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The Maastricht Diplomat

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[Reuters] Hardened fronts in WHO over proposal to implement Western veto powers

Discussions on digital health technologies turn to existential questions in the World Health Organization, as western countries push for veto powers on Saturday, potentially blocking life-saving aid.

Western countries like the Netherlands, Japan, and the United States, push for more control over the allocation of funds as they seek for “return on investment.” 

In Spite of its strong push for power, the Netherlands still aims to continue taking part in the global fight against diseases and for healthcare. “We need to put up a system [...] both for healthcare and digital infrastructure, because there are a lot of places that have neither,” the delegation told Reuters. Funding education was also an important step in helping developing countries, but ultimately developing countries should be able to stand without financial contributions from countries like the Netherlands. 

When pressed on its colonial past, the delegation of the Kingdom of the Netherlands stated that, “On the one side - sure. On the other side we cannot change what has been done in the past.” Whether the Dutch attempts at coming to terms with, and paying reparations for the atrocities it has committed in the past will persuade formerly colonized nations to support its position remains to be seen.

One African nation that spoke with reporters positioned itself against veto powers, but recognized its dependency on developed countries, who contribute a majority of the WHO budget. Ultimately this necessity for funding might allow nations like the Netherlands to find enough allies to pass a proposal for veto powers, experts remarked.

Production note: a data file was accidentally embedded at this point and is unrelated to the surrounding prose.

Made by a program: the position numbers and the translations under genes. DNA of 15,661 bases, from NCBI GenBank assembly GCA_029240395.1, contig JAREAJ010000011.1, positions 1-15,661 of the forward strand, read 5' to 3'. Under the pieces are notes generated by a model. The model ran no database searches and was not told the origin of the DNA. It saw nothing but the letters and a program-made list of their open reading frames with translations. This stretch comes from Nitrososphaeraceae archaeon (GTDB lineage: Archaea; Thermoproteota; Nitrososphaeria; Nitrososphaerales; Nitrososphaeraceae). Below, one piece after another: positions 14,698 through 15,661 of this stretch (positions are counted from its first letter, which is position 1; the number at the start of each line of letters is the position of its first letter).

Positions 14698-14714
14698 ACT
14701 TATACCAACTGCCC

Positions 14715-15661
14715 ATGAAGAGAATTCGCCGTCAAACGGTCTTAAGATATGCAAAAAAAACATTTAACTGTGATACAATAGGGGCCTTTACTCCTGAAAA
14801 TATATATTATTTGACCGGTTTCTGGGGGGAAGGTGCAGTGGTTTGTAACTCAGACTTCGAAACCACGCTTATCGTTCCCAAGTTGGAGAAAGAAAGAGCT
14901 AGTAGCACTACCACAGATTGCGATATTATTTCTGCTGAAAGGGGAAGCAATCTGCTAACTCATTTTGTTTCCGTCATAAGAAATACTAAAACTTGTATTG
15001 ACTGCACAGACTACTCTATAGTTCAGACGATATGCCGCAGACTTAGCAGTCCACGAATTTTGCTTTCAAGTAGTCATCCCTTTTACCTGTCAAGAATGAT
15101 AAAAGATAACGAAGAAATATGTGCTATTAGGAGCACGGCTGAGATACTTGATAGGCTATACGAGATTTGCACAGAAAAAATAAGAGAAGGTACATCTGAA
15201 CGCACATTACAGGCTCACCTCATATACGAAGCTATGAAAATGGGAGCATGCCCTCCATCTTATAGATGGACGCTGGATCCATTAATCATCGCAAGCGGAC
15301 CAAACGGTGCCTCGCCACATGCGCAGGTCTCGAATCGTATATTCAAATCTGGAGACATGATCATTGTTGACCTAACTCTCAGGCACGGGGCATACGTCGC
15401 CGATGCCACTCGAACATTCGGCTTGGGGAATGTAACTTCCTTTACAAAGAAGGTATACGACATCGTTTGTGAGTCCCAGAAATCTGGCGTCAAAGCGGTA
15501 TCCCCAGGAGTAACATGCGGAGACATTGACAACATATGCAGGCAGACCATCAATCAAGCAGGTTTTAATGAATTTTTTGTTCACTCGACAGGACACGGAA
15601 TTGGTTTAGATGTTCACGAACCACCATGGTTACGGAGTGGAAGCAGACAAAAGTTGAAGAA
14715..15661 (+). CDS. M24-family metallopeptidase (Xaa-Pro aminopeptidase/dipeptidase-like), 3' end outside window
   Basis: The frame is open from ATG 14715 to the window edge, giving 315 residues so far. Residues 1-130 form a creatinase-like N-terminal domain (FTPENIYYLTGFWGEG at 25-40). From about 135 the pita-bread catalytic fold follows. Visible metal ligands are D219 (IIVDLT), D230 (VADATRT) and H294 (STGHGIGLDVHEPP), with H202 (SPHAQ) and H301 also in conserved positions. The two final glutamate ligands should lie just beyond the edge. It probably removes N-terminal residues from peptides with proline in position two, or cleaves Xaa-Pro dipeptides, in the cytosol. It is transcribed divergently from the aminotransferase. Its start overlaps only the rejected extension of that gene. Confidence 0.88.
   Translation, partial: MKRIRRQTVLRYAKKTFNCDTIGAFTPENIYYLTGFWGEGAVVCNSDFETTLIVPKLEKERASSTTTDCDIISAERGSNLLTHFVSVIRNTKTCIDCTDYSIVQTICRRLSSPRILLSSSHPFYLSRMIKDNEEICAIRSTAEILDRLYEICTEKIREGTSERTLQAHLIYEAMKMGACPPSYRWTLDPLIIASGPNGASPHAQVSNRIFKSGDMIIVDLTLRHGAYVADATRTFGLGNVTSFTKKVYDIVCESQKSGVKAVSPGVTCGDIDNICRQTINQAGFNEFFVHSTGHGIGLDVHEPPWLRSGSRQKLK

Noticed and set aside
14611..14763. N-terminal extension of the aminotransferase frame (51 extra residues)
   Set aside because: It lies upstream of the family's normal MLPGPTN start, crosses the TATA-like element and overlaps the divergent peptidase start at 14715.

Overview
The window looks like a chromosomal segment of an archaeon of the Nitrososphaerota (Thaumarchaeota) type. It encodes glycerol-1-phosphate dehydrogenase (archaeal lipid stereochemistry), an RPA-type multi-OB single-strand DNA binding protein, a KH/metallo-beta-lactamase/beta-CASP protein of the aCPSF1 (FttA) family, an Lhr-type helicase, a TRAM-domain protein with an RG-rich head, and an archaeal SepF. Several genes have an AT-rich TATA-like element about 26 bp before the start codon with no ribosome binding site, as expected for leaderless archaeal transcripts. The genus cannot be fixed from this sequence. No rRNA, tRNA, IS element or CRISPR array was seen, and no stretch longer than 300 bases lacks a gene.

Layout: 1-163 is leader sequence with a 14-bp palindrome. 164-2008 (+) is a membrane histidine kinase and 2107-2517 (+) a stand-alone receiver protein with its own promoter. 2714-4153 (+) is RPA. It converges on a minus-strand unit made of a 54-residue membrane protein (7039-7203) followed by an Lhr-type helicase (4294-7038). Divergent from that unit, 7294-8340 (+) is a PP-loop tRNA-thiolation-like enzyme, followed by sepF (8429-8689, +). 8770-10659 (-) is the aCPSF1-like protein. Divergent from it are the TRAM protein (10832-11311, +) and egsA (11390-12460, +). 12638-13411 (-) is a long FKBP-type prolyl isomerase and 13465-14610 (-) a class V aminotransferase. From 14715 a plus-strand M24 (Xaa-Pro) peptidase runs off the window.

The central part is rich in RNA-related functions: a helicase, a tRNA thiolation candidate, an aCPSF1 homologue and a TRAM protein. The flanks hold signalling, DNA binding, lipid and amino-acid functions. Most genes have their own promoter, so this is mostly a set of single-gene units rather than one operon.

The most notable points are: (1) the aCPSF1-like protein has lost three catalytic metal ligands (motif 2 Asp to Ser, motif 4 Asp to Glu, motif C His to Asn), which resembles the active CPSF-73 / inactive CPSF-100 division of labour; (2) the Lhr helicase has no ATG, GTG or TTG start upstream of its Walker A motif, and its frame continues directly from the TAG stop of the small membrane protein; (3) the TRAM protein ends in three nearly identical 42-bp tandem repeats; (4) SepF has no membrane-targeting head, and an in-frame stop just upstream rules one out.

Estonia has positioned itself firmly against the move. The country, who has extensive expertise in digital health technologies but is lacking the financial resources that other western countries have, told Reuters that it could not understand why repeated proposals for better oversight have been ignored. “We believe that this is replicating power structures that have been causing problems in the world for centuries now,” a spokeswoman told our reporter. Instead Estonia pushes for more democratic institutions, “giving everyone an equitable voice,” for example by tying funds to the Gross Domestic Product of a country.

Experts on the matter have stated concern about the proposition to introduce veto powers in more international organizations. The Security Council’s permanent five members, who hold veto powers, had left the council unable to address many of the security problems that it debates, according to an expert who spoke to Reuters on the condition of anonymity.

EuroMUN Committee: World Health Organization (WHO)


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